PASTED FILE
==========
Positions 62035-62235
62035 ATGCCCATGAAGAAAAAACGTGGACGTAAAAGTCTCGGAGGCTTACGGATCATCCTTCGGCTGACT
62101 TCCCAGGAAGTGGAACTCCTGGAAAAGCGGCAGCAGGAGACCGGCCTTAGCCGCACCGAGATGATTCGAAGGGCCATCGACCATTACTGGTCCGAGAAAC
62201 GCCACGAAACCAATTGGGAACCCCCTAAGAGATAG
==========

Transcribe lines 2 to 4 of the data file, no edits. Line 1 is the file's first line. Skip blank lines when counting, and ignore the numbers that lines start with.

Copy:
62035 ATGCCCATGAAGAAAAAACGTGGACGTAAAAGTCTCGGAGGCTTACGGATCATCCTTCGGCTGACT
62101 TCCCAGGAAGTGGAACTCCTGGAAAAGCGGCAGCAGGAGACCGGCCTTAGCCGCACCGAGATGATTCGAAGGGCCATCGACCATTACTGGTCCGAGAAAC
62201 GCCACGAAACCAATTGGGAACCCCCTAAGAGATAG